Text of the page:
Kathy graduated from Princeton in 1977 with an independent major in Healthcare Resource Allocation: The Economics and Politics of Healthcare.  After working full time for several years, she returned to graduate school part-time and obtained a Master’s in Urban Affairs and Public Policy from the New School for Social Research as a NYC Mayor’s Graduate fellow.  Kathy has worked in healthcare since graduation, becoming a hospital assistant executive director in 1983 and holding successive leadership positions in ambulatory care services and hospital administration and planning since that time.  She has worked with the NYC public hospital system, several voluntary teaching hospitals and most recently served as Vice President for Clinical and Community Health Programs at Public Health Solutions, an independent non-profit public health corporation providing services and research in the areas of women’s health, obesity prevention and nutrition, family services and HIV in New York City.  Kathy is now running her own independent healthcare consulting business. She has participated in AlumniCorps for years as both a partner agency and as a mentor for NYC fellows in the Project 55 Fellowship Program. She joined the Board of Directors in 2007 and was elected President of the Board in December.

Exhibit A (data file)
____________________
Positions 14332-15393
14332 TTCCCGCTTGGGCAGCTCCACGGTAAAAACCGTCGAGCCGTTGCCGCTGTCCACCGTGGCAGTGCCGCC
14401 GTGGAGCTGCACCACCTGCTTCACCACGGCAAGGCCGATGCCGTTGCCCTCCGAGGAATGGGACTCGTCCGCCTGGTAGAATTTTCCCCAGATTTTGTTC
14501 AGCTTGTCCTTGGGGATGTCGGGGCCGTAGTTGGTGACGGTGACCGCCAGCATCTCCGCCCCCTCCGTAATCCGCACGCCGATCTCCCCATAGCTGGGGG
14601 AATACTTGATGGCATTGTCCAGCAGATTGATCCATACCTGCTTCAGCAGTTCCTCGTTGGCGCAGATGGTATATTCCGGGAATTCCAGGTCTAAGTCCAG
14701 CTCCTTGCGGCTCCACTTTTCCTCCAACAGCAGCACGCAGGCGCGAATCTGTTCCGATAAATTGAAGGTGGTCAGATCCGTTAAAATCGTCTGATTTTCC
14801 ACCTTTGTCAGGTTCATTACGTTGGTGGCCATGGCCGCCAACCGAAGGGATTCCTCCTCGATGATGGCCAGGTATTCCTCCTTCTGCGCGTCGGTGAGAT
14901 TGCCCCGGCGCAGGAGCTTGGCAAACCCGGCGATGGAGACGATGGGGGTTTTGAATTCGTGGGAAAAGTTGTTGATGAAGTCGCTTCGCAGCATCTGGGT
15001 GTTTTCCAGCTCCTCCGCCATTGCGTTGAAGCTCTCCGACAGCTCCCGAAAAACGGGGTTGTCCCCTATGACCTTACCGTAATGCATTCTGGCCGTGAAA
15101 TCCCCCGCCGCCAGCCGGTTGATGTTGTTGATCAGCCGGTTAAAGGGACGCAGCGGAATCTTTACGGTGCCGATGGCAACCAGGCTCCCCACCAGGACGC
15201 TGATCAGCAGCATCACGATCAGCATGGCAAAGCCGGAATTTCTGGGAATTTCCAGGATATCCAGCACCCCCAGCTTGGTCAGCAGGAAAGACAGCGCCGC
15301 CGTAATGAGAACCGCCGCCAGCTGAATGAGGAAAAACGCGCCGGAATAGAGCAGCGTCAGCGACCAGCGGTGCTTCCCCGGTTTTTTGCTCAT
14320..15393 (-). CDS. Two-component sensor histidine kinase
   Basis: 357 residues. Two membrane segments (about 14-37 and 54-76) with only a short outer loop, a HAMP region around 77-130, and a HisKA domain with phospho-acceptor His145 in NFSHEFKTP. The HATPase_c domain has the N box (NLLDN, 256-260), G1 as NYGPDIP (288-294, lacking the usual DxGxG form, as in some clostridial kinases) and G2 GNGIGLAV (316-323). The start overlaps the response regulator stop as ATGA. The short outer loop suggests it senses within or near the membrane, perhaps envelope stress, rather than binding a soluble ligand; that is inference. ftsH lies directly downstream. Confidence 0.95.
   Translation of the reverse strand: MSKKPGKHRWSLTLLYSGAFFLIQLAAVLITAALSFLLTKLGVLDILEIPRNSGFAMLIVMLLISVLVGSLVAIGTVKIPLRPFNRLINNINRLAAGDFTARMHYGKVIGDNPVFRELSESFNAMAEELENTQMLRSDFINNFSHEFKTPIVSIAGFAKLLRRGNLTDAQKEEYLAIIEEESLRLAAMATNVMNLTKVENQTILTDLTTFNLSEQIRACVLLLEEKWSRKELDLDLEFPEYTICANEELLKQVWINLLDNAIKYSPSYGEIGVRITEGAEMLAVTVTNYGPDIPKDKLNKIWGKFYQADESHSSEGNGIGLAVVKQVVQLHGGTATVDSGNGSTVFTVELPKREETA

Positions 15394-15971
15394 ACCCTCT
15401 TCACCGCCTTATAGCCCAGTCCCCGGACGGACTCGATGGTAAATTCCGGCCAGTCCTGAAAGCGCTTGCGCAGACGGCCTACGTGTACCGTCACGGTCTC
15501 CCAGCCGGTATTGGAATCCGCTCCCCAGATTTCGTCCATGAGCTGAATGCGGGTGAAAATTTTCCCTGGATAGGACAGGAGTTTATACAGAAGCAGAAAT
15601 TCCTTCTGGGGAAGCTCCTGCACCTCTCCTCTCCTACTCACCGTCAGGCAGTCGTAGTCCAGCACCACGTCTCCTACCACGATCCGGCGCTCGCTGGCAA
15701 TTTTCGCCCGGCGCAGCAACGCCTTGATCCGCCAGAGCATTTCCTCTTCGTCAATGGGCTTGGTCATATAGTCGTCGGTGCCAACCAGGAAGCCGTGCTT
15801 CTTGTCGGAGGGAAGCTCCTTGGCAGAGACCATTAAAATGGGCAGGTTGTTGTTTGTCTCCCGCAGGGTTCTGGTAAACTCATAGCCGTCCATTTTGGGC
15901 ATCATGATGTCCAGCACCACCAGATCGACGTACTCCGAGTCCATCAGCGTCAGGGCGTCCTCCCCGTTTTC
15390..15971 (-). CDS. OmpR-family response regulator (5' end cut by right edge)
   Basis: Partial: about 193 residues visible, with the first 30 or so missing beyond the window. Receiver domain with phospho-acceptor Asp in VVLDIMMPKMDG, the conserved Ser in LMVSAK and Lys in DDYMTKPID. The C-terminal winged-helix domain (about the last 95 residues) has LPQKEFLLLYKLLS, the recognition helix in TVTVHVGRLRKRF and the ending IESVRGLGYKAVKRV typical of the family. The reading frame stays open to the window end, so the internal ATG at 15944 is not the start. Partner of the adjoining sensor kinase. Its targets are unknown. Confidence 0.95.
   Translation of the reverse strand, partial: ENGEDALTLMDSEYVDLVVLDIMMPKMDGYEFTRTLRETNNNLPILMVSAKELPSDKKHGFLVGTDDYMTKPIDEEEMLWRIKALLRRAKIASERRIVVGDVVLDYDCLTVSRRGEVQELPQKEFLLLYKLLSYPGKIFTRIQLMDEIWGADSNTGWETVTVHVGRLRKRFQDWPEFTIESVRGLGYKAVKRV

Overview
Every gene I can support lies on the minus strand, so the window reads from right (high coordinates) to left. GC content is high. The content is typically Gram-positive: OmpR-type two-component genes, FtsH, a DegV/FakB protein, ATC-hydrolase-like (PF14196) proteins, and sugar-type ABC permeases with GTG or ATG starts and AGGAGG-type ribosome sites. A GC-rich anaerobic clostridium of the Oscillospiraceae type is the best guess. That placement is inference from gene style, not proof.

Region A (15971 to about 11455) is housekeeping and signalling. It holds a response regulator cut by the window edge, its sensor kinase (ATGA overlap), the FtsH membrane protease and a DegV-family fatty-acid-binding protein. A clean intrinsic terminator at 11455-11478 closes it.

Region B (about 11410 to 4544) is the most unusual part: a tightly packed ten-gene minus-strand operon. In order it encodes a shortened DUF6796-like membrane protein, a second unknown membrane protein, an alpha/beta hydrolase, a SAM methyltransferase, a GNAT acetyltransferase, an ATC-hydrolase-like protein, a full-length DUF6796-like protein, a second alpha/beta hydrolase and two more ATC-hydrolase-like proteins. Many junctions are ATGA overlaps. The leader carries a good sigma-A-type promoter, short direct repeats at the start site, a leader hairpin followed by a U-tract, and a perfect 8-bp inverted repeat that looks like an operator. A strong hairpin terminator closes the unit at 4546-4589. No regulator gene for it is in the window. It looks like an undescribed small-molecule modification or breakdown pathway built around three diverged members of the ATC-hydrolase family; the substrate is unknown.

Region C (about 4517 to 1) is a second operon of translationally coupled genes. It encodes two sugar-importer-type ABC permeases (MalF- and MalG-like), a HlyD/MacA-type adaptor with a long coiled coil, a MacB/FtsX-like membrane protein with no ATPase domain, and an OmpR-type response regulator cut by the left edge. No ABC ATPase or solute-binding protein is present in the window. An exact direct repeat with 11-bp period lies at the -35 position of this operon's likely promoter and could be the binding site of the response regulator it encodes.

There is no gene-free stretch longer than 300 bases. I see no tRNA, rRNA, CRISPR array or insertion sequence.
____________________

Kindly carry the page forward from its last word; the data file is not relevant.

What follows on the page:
How/why did you first get involved with Princeton AlumniCorps? What has kept you engaged over the years?